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14 Arab Americans Who Made U.S. History as the Firsts

posted on: Oct 20, 2020

By: Ivey Noojin/Arab America Contributing Writer

We often celebrate the life and accomplishments of certain people due to their nationality or ethnicity. For example, the media frequently will state, “this person is the first [insert race here] to…”. This is important because we should recognize when someone within a minority group reaches representation within the country and becomes the first to do so. However, we often forget that minority groups, including the Arab American community, are groundbreaking in their own right, not just because of their race.

This article discusses 15 Arab Americans who were the firsts to do or be something in the United States and even the world. The fact that many of them come from immigrant parents or are immigrants themselves makes their accomplishments even more amazing. The article only lists 15 people, but there are so many more who made history for this country. Feel free to comment on any more additions below.

The Firsts

Marlo Thomas

Thomas was the first actress to play a single and independent woman on TV. She was born in Michigan to a father of Lebanese descent. She began her appearances on television in the 1950s. Barack Obama gave her the Presidential Medal of Freedom in 2014. She was also awarded the Women in Film Lucy Award in 1996 for her advancement of women in television.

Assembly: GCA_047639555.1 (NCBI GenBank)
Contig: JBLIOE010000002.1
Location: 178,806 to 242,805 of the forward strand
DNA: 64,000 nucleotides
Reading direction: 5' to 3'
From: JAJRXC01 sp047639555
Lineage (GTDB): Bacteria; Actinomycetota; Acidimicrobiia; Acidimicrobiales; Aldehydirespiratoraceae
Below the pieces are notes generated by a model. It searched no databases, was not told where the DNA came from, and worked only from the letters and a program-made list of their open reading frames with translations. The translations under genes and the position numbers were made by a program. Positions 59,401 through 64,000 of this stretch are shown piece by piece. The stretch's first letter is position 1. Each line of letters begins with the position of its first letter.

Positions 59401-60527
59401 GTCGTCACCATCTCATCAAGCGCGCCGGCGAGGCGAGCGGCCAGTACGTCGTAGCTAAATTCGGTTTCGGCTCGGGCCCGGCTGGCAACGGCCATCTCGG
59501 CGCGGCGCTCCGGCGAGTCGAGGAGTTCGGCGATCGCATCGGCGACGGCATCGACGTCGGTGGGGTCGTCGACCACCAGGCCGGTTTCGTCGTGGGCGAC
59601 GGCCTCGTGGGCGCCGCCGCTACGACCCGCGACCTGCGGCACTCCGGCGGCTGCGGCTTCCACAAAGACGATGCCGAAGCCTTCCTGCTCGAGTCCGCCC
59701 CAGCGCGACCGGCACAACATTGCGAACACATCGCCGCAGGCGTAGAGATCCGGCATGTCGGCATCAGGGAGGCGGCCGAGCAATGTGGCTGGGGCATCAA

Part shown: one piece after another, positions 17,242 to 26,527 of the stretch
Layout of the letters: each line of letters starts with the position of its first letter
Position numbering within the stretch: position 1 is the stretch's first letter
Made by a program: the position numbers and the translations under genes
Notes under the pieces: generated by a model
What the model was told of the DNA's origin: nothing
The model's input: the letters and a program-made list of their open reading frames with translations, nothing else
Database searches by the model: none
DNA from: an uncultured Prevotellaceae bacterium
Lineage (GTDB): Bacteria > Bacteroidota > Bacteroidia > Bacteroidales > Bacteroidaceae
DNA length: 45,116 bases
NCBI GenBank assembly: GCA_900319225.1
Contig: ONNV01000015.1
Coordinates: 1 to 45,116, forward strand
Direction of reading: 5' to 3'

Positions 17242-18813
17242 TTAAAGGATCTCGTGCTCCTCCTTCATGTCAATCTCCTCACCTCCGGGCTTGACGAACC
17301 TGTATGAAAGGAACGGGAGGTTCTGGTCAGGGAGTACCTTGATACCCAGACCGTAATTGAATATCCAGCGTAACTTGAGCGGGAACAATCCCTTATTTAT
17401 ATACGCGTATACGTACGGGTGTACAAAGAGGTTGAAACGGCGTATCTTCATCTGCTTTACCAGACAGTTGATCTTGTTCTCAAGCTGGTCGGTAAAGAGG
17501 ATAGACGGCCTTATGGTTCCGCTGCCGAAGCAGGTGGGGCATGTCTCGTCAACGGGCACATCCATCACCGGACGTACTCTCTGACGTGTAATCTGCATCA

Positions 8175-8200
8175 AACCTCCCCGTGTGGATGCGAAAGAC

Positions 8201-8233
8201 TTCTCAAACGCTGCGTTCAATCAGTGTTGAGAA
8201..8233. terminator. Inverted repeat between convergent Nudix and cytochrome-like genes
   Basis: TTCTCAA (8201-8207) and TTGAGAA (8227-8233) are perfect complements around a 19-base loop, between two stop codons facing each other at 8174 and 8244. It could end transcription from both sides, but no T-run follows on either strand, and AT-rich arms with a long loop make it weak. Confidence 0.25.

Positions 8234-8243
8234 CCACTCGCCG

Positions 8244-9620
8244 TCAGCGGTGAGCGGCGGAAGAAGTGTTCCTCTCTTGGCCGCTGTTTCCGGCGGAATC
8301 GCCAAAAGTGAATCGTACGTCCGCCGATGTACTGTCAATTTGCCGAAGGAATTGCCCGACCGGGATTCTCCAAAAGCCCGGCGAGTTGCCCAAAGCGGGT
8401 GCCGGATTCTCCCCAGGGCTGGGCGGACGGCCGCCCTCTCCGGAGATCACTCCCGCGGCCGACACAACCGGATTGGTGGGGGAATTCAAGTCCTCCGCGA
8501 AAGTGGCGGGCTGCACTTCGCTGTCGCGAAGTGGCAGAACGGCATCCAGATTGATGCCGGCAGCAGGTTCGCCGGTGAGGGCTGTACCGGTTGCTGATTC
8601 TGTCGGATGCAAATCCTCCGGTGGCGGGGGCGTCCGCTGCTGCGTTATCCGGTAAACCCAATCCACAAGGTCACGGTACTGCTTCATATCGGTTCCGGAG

Lucie Salhany

Salhany was the first woman to head a television network as chairman for Fox News from 1993-1994. She was also the first female recipient of the Human Relations Award from the American Jewish Committee and was named the Executive of the Year in 1995. Salhany co-founded Echo Bridge Entertainment in 2003 and currently serves as its managing partner of sales and marketing. She was born in Cleveland and has a Jordanian father and Lebanese-Syrian mother.

James Jabara

Jabara was the first jet ace in the U.S. and the world during the Korean War. He immediately enlisted into the Air Force after high school in 1942. Before being stationed in Korea, he also fought in World War II. Jabari was planning on fighting in Vietnam as well but was killed in a car crash in the United States. He was born in Oklahoma with parents from Lebanon.

Octavia E Nasr

Nasr was CNN’s first senior editor for Arab affairs. She also co-created the network’s strategy for digital international newsgathering. She is currently the founder and CEO of Bridges Media Consulting, which helps organizations synchronize their traditional strategies with digital ones. Nasr earned a Bachelor of Arts degree in communications. She was born in Lebanon to a Palestinian family.